The Actors' Gang certainly infuses its mandate to promote "daring interpretations of the classics."
The Actors’ Gang certainly infuses its mandate to promote “daring interpretations of the classics” into its staging of one of the most iconic works of the American theater. Unfortunately, helmer Justin Zsebe’s random rendering of Thornton Wilder’s 1938 sojourn within a fin de secle New Hampshire village obliterates the scripter’s intention to evoke the simple truths and eternal connections gleaned from the rituals of small-town daily life. Instead, a plethora of caricaturized portrayals and arbitrary stage business, including a monumentally inappropriate Cirque du Soleil-ish acrobatic routine, reduce “Our Town” to the level of erratic scenic commentary.
Played out on Will Pellegrini’s nicely realized bare, footlighted, 19th-century vaudeville stage, the lower-middle-class doings at New Hampshire’s Grover’s Corners are hampered by Zsebe’s decision not to keep with the scripter’s request for much of the activity to take place around two tables and a bench. In the first-act depiction town life (set in 1901), there is so much pantomimed flailing by the two protagonist families, the Webbs and the Gibbses (underscored by an over-infusion of low-level sound effects), that the character interactions are rendered more comical than illuminating.
As the two central teenage characters, Vanessa Mizzone’s Emily Webb and Chris Schultz’s George Gibbs project a cartoonish impression of adolescence rather than truthfully inhabiting the persona of two young people on the brink of adulthood. This propensity for overwrought character commentary also hampers the portrayals of Brian Kimmet as tragic town drunk Simon Stimson, Scott Harris’ inexplicably tongue-tied historian Professor Willard, and April Fitzsimmons’ hyper town gossip Mrs. Soames.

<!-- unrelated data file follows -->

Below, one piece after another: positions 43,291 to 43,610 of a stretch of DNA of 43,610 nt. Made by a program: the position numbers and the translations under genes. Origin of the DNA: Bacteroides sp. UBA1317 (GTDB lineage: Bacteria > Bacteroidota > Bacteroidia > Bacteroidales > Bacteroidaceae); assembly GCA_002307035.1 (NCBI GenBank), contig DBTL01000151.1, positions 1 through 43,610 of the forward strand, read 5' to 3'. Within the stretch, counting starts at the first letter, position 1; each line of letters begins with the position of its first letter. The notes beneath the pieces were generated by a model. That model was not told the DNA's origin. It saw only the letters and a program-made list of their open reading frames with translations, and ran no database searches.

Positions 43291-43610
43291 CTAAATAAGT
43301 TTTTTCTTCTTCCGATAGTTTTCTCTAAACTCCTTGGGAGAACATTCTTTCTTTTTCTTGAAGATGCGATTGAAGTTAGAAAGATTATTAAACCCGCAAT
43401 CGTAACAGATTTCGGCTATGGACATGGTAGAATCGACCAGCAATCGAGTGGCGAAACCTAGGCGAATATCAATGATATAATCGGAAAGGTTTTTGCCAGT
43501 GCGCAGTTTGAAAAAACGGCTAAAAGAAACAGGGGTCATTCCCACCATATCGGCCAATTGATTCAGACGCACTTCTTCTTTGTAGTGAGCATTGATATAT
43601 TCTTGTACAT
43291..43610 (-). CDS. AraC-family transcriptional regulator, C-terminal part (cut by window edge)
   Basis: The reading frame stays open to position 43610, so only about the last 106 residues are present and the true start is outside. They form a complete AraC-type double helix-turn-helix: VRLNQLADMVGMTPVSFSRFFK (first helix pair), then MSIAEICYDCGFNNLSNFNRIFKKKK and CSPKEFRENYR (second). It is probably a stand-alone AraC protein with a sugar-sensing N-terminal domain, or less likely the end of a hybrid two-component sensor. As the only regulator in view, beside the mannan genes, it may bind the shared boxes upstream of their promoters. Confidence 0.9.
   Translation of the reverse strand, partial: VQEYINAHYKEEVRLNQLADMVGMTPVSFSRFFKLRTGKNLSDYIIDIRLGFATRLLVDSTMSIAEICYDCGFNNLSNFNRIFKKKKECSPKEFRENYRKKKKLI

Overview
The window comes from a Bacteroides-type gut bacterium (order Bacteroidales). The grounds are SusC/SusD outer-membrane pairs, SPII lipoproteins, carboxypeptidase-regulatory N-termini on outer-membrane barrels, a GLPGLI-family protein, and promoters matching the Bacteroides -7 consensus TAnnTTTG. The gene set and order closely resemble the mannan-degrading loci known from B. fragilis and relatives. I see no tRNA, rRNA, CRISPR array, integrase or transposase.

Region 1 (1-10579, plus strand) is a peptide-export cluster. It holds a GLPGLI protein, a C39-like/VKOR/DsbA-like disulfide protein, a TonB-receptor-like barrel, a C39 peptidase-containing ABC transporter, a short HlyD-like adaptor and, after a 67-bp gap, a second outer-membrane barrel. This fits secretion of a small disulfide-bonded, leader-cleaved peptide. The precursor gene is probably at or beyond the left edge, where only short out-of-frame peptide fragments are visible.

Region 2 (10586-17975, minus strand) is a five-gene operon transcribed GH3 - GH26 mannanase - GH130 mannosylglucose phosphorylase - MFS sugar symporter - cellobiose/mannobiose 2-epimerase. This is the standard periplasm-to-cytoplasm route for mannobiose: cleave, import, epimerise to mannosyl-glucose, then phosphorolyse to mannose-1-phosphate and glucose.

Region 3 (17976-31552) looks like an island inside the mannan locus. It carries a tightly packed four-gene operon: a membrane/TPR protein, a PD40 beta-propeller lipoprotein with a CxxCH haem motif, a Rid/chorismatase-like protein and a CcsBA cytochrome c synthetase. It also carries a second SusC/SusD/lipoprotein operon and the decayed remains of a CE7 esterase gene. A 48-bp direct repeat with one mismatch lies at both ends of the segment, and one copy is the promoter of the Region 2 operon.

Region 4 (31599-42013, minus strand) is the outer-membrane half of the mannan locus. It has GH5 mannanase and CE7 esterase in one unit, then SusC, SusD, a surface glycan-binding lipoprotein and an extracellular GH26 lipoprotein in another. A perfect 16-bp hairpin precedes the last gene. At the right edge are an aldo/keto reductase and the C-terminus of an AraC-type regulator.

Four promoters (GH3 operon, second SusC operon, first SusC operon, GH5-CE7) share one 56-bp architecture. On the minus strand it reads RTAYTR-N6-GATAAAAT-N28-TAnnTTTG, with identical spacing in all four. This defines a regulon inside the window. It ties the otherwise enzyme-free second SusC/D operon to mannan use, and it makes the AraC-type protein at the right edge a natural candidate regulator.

The most jarring intrusion into this legiter is Katie Malia’s noticeably original portrayal of George’s younger sister, Rebecca Gibbs, who barges in on Emily’s and George’s supposedly endearing window-to-window conversation under a full moon by performing acrobatic routines on two floor-to-ceiling extensions of fabric. At least she didn’t drop a line.
Steven M. Porter’s portrayal of the Stage Manager is properly folksy and informative. Porter also makes viable, as the aged proprietor of the town’s soda fountain, one of play’s most important scenic events, the second-act blossoming of romance between Emily and George. Also deserving kudos is Pierre Adeli as milkman Howie Newsome. Adeli impressively communicates the ambivalence of a lower-class tradesman who relates to his customers on a daily basis but is reluctant to become part of their lives.
The most effective aspect of the production is Wilder’s third act mediation on death, set on the town’s hillside graveyard. Not even the staging, which has each of the dearly departed sitting on distracting multileveled swings, can detract from the haunting veracity of bygone Grover’s Corners citizenry lovingly receiving Mizzone’s Emily into their quiet company, much more believable as an adult than she is as a child.